Audi’s MMI system comes with a basic voice-control feature that lets you make phone calls and change the radio station without lifting a finger. But, BMW’s Personal Assistant (above) and Mercedes’ ‘Hey Mercedes’ voice-recognition software is far superior. Both let you adjust a wider range of car settings, and they’ll respond to plain speech instead of the rather robotic-sounding commands you need to use with Audi’s system. For example, saying ‘I’m hot’ will trigger the BMW and Mercedes systems to lower the temperature of the climate control.

Audi MMI in action

Take a look at the Audi Q3 Sportback infotainment system in action.

Which Audi models have MMI?

As previously mentioned, all Audi models come with some form of MMI. If the model you’re interested in has one of the lower-grade systems, the top-spec MMI Navigation Plus system can usually be added as an option. It’s typically included in the Technology Pack, which bundles together some other useful features. Exactly what those features depend on the model. The Pack is typically priced between around £1500 to £1700, which represents a fairly hefty saving over speccing all the features individually.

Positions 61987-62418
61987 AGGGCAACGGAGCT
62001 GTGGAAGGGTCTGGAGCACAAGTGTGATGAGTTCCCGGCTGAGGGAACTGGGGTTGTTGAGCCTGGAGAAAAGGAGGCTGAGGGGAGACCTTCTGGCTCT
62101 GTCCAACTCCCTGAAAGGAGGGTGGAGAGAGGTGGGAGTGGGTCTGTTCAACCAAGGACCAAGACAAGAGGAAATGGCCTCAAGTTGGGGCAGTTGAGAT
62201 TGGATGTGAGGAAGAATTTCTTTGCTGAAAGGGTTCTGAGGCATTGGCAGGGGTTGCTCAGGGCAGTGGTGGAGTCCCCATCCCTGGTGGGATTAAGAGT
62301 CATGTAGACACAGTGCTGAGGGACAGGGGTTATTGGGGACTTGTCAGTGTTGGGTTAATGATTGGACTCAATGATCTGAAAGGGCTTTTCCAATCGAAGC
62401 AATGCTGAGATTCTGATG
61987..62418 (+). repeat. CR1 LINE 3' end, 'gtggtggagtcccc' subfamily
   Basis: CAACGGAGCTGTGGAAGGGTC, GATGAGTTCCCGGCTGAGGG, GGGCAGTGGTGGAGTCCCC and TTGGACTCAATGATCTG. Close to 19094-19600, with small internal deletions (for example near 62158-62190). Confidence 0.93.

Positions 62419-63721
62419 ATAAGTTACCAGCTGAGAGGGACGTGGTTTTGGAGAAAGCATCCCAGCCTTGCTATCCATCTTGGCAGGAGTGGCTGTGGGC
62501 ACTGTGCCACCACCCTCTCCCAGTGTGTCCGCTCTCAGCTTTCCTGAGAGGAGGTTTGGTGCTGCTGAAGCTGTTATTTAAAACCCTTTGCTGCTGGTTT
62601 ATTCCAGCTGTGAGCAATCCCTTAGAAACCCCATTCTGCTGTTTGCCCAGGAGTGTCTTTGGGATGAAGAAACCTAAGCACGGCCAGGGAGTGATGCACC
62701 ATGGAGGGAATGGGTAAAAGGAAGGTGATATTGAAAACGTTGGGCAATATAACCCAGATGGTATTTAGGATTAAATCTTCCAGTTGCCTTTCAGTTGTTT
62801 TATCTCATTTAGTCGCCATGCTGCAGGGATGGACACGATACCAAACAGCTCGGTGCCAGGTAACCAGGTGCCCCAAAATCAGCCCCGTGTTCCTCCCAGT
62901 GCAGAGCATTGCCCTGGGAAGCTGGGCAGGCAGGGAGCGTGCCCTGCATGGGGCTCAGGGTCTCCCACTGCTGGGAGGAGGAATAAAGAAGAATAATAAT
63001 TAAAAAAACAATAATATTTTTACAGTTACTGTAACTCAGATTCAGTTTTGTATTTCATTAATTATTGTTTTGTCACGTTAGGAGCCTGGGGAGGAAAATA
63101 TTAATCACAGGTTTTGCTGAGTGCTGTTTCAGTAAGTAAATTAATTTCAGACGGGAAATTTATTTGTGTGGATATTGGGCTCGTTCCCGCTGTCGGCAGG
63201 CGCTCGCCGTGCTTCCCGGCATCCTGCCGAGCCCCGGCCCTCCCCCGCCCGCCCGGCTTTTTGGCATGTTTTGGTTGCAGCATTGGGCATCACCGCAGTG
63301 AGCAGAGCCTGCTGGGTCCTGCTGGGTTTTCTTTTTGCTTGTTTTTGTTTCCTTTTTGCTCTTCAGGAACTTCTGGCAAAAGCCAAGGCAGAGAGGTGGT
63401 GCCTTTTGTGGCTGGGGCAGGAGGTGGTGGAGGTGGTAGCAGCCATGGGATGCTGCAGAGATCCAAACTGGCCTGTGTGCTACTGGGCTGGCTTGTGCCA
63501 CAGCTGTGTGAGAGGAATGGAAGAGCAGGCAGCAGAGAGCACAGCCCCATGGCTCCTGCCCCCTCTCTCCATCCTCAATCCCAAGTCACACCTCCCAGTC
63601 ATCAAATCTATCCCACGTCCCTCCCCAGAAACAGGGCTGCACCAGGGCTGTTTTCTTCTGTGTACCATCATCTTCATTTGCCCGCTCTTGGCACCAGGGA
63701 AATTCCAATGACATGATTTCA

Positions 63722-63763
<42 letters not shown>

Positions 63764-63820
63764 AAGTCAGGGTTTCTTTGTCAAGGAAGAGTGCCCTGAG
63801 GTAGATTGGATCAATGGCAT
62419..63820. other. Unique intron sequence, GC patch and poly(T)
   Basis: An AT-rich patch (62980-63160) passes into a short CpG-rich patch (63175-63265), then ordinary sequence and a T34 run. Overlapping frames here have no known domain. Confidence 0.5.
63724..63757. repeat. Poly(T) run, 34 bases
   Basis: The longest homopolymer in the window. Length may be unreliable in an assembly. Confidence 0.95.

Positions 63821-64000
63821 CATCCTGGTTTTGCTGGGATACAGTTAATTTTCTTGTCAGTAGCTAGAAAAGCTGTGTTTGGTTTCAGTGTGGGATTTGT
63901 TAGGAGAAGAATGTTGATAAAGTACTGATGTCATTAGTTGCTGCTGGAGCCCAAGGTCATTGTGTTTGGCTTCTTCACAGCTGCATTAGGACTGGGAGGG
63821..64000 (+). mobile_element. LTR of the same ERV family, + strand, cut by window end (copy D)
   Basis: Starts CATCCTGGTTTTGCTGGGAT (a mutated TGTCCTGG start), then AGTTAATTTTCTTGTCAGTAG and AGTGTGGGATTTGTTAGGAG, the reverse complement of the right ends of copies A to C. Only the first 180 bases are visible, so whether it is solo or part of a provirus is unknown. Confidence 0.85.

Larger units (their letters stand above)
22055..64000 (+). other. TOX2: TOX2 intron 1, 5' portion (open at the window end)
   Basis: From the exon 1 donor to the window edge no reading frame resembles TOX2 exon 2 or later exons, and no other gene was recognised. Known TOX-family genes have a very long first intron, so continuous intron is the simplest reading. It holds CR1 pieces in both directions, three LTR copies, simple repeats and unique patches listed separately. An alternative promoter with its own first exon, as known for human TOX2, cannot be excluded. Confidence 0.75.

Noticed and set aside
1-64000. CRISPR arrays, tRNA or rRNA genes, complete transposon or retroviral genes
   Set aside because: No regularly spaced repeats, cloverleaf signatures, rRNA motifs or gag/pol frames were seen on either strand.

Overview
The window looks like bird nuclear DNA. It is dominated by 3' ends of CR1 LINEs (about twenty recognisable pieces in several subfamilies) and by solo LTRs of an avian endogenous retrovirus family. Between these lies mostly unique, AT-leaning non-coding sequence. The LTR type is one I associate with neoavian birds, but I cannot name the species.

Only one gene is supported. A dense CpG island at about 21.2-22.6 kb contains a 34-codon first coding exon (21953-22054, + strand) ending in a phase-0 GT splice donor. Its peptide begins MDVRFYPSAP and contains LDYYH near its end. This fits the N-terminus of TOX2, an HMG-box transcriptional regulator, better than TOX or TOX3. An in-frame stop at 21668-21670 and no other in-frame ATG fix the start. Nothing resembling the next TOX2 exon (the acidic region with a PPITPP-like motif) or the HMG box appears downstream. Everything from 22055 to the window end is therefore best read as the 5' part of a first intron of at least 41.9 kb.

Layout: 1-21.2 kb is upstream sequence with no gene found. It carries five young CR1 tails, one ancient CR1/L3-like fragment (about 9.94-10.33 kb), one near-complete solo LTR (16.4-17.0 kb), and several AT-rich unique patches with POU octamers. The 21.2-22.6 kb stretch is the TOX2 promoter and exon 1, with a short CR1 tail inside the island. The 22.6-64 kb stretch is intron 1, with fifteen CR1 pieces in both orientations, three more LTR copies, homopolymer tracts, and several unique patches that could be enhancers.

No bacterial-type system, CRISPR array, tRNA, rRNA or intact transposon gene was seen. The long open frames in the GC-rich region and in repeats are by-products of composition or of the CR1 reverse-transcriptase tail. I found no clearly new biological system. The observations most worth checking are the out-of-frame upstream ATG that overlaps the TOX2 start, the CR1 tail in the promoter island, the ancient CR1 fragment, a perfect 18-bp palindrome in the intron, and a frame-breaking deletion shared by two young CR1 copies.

Dual touchscreen systems

The very latest upmarket Audi models, such as the Audi A8 and Audi Q8, have a dual touchscreen system. The second ‘screen, mounted below the MMI display, replaces physical heating and ventilation controls with an extra touch-sensitive display. It works fairly well and uses haptic feedback that produces clicking sensation when you press an icon, but some people may find physical controls easier to use when driving.

Is Audi MMI any good?

The BMW iDrive system had set the benchmark for infotainment systems but we reckon now the latest system in Mercedes, called MBUX, is the best around.

It looks lovely, the menus are easy to use, the graphics are simple to read and the tech, such as the ‘Hey Mercedes’ voice commands works well. That leaves the Audi MMI system in a firm third place out of these premium German brands.

Audi’s Virtual Cockpit digital driver’s display is still easier to configure and looks nicer than the similar screens you get in many modern BMWs, however. The graphics are easier to read, and unlike in BMW’s system, the Audi’s speedometer and rev-counter graphics read in a conventional (and less distracting) clockwise manner.